Assuming that 1 had more interactions with the binding pockets, association with 1 would liberate more water molecules during complex formation than 3, thereby producing a more favourable entropy30. To investigate this, thermodynamic parameters of mAb interactions with 1 and 3 were measured by ITC (Fig. 7b). The binding stoichiometries for 1 were about two for mAbs 2C5 (2.2) and 10A1 (2.6), as expected for antibodies with two similar antigen-binding sites. For 3, the binding stoichiometry was set constant to 2, to fit the data points. Both 1–antibody and 3–antibody interactions were mainly enthalpically driven (Fig. 7c). Entropic contributions were favourable for 1, but considerably lower or slightly unfavourable for 3. The favourable entropic term of the 1–mAb 2C5 interaction was confirmed by SPR analysis that yielded similar thermodynamic parameters as ITC (Supplementary Fig. 6b,c). Therefore, entropically favoured binding was probably responsible for the increased affinity to 1, possibly because it provides more hydrophobic interactions through methyl groups of rhamnoses. The favourable entropic terms supported the notion that 1 fills the binding pocket of the mAbs.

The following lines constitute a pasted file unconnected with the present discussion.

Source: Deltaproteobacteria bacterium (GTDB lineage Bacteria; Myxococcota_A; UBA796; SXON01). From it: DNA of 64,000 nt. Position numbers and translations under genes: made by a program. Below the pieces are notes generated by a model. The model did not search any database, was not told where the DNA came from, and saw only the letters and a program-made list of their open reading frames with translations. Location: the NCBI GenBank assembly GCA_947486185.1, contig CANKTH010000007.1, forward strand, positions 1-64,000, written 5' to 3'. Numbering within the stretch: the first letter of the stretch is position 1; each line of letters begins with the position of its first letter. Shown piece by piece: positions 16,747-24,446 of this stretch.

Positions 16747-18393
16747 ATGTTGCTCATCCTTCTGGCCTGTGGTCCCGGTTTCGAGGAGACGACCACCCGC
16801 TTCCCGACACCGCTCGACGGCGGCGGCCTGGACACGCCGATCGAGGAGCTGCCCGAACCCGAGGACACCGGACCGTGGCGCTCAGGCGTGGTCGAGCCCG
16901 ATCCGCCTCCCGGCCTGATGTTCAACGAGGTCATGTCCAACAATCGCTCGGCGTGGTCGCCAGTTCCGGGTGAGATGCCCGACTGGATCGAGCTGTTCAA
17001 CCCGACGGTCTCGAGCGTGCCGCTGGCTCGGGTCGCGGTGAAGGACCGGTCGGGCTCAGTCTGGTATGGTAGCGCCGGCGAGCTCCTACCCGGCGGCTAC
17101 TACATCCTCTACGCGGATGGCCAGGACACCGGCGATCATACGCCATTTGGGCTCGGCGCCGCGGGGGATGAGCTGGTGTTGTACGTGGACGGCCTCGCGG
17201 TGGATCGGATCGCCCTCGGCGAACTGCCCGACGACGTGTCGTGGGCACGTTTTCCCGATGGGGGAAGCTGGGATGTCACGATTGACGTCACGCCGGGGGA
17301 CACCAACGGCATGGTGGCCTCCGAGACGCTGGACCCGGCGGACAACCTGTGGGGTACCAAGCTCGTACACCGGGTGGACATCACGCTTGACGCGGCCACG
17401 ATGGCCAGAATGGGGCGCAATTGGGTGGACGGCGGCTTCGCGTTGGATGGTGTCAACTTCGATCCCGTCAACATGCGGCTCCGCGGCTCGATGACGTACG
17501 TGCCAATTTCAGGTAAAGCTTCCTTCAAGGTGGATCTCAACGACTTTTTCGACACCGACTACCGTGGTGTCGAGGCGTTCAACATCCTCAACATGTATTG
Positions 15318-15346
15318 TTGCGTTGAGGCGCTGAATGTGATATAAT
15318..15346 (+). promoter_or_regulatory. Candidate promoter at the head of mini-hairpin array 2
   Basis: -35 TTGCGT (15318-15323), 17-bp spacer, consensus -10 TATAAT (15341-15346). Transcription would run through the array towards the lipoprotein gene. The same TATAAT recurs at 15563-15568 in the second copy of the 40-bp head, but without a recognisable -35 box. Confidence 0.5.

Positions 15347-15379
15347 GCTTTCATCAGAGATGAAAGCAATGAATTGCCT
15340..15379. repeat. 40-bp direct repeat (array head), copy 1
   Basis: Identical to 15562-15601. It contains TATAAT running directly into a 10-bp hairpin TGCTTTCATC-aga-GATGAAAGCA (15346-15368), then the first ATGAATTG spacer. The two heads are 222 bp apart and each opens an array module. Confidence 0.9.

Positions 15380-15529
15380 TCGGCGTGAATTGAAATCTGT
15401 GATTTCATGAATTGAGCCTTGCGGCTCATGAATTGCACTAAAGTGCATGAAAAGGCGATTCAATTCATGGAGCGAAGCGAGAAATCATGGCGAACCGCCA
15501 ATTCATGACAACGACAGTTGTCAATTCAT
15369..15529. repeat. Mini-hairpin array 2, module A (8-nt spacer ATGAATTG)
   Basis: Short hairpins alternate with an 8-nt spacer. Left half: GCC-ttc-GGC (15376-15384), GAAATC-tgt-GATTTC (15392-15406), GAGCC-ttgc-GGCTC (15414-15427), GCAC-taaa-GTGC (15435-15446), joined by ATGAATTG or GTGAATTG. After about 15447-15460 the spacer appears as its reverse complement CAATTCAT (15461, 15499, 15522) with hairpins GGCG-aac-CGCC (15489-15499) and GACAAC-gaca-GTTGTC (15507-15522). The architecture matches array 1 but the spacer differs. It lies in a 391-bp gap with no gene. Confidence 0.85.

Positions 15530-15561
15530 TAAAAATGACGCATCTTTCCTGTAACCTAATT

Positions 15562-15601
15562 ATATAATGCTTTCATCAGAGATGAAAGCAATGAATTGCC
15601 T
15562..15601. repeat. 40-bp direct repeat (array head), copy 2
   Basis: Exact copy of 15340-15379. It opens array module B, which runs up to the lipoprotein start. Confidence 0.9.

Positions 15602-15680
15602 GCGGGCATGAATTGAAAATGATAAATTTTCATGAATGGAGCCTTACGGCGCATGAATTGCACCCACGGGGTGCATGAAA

IM analysis indicated that binding stoichiometries for 1 and 3 were identical, despite the fact that 1 contains two copies of 3. Therefore, the mAb binding pockets probably do not provide two identical binding sites for 3, but one binding site for 1 that may adopt a more complex conformation. To obtain structural insight into the conformation of 1, two-dimensional (2D) NMR spectroscopy was employed (Fig. 7d). Inter-residue nuclear Overhauser effects (NOEs) were all in agreement with a model of the solution structure of 1 based on calculations using the GLYCAM06 force field31 (Fig. 7e). These data suggested that 1 adopts a conformation in which the two units of 3 are oriented in an angled position relative to each other. Taken together, IM, ITC and 2D NMR experiments indicated that the mAb binding pockets accommodate 1, whereas 3 made fewer contacts, resulting in lower binding affinity.